Building High Performance Teams

ppleTeams have proven to be a powerful vehicle for both achieving quantum improvements in productivity as well as implementing major organizational change. In today’s competitive marketplace, the need to accelerate the development of high performance teams is critical.

This may involve:

  • Revitalizing an Executive Team that is consumed with turf issues
  • Forming a new team from consolidated departments
  • Integrating cross-functional teams to improve productivity across boundaries
  • Partnering for process improvements with vendors or customers
  • Implementing major change with a consultant/client engagement team

In order to master the art of the team:

  • Teams need to learn how to grow up quicker and get well sooner
  • Most teams struggle needlessly through a series of predictable challenges
  • Some teams get stuck along the way and never achieve high performance
  • Some teams achieve high performance but cannot sustain it

Not all groups that work together need to be teams. Four essential elements of a team are:

  • Common goals versus individual goals
  • Commitment of members to common goals
  • High degree of interdependence among members
  • Team accountability to a higher level

The following model applies to the development of team:

  • Teams have a very predictable life cycle. Just as people develop in stages (childhood to adulthood) so do teams.
  • Each stage has its challenges which must be overcome to allow the team to develop. Teams grow stronger as they solve the challenges of each stage.
  • Team leadership needs to focus on two objectives in each stage: The task (the work itself, achieving results) and the relationship (working together, getting along, the process)
  1. First stage is FORMING. The team challenge is orientation. The task objective is clarifying goals and structure. The relationship objective is getting to know each other.
  2. Second stage is STORMING. The team challenge is conflict. The task objective is confronting systems conflicts. The relationship objective is confronting people’s conflicts.
  3. Third stage is NORMING. The team challenge is cooperation. The task objective is open communication and involvement. The relationship objective is understanding and respecting individual differences.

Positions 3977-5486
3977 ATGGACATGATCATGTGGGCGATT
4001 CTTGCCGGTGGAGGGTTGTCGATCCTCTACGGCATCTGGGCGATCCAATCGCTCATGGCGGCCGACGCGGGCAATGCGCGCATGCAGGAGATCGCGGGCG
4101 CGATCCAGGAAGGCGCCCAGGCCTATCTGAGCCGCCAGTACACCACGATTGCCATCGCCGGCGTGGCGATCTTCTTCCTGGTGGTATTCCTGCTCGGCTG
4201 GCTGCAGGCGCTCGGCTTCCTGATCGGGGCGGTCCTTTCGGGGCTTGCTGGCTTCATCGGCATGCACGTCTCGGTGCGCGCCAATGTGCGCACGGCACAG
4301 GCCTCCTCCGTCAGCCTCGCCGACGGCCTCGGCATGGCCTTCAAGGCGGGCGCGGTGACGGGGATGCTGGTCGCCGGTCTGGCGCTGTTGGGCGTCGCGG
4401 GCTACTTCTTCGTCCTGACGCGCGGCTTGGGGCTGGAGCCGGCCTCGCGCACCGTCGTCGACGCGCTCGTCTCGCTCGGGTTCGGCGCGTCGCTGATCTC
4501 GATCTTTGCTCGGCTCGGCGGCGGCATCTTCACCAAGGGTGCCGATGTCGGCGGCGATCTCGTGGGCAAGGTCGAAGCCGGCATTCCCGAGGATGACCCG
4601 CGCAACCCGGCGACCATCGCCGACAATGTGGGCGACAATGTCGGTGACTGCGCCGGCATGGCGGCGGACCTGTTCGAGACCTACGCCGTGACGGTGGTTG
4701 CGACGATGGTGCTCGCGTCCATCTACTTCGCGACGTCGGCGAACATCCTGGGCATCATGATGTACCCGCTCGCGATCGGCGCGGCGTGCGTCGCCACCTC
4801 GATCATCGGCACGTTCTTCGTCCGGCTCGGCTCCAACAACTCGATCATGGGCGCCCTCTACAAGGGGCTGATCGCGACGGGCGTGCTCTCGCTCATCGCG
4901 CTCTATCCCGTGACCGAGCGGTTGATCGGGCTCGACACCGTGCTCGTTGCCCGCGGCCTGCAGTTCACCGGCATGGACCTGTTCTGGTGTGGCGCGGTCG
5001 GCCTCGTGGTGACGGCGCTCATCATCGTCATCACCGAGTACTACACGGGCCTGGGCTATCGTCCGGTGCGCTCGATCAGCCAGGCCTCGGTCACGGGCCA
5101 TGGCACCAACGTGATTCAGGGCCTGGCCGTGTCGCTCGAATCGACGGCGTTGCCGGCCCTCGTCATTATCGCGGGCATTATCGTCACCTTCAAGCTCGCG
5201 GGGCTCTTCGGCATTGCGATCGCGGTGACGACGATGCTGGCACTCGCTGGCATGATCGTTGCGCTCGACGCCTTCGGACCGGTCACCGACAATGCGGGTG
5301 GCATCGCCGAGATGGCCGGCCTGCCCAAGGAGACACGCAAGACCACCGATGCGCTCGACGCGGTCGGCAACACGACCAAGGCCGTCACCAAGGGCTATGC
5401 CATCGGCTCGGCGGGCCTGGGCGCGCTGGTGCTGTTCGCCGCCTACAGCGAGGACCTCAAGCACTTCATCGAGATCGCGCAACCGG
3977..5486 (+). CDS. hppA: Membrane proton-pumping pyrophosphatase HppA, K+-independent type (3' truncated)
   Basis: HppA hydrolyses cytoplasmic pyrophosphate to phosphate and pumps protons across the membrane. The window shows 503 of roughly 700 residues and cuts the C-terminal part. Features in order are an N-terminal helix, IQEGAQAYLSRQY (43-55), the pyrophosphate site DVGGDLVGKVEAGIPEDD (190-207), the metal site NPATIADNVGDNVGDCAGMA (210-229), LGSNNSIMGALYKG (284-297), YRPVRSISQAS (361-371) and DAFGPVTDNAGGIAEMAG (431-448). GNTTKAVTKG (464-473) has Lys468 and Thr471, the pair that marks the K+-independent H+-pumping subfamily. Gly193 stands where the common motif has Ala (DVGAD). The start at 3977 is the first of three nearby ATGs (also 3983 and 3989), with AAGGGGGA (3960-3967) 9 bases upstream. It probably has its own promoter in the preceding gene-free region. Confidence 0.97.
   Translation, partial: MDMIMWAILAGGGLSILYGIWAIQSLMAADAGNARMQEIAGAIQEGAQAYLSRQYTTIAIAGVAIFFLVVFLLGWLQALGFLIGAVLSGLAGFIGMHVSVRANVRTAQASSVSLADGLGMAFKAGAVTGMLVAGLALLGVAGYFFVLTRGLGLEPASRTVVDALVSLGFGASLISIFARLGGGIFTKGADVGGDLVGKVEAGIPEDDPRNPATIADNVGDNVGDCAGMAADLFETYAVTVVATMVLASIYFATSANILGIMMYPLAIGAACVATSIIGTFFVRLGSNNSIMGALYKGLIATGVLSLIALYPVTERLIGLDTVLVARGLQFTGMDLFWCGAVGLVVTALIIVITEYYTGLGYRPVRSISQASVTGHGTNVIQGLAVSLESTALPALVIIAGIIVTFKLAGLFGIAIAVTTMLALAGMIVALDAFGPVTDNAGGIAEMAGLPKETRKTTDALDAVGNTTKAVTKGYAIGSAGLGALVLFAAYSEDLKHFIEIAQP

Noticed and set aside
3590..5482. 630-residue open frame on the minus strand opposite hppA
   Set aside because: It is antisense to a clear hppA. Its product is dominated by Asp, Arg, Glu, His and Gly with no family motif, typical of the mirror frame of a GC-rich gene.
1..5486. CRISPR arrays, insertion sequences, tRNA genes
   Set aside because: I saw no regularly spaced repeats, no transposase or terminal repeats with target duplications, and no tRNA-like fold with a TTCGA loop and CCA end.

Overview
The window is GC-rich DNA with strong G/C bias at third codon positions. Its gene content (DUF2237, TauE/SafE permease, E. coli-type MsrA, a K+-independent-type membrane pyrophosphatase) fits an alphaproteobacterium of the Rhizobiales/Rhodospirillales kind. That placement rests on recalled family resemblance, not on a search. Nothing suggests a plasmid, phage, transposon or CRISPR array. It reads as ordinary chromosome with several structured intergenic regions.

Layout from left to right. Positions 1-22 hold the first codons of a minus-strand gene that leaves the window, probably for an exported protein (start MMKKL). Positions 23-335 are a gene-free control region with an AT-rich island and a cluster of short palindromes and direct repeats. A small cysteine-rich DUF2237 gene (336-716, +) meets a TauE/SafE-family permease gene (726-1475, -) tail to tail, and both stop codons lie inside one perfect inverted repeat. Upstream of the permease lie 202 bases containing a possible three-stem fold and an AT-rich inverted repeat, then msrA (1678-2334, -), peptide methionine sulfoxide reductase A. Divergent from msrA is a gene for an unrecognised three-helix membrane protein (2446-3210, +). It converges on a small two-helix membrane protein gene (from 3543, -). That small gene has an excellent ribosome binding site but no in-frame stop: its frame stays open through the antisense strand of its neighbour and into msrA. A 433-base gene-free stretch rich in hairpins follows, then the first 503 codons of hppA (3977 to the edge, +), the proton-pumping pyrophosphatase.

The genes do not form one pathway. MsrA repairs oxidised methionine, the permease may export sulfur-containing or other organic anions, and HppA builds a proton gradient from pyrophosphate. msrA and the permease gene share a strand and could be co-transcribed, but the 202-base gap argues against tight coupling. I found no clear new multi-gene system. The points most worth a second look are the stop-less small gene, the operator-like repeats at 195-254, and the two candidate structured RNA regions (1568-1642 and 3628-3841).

4. Fourth stage is PERFORMING. The team challenge is productivity. The task objective is solving problems. The relationship objective is promoting interdependence.

There are no short cuts. Teams that are poorly formed will experience more conflict and may never move beyond the storming stage, while teams that seem to move effortlessly from forming to performing are vulnerable. They have not learned how to deal with adversity (storming) nor have they developed norms to sustain during difficult times.

  • Teams that do not resolve the challenges of each stage get stuck and rarely achieve high performance.
  • Just as teams can develop in readiness, they can also regress with changes in goals, the external environment or the membership.

There is a close parallel between leadership styles and team stages. Teams need a lot of structure and direction (styles 1 and 2) in the forming and storming stages and alot of involvement and empowerment (styles 3 and 4) in the norming and performing stages.

Team Building Strategies:

  • The quickest and most effective way to develop a team is to provide it with the leadership it needs based on its readiness. As suggested earlier, teams need different leadership at different stages in their development.
  • High Performance Teams share seven common dimensions: Common Purpose-Stretch Goals, Results-Driven Structure, Competent Membership, Customer-Focused Leadership, Single Minded Commitment, Team Accountablity and Team Collaboration.

(Courtesy of Curran Consulting Group)

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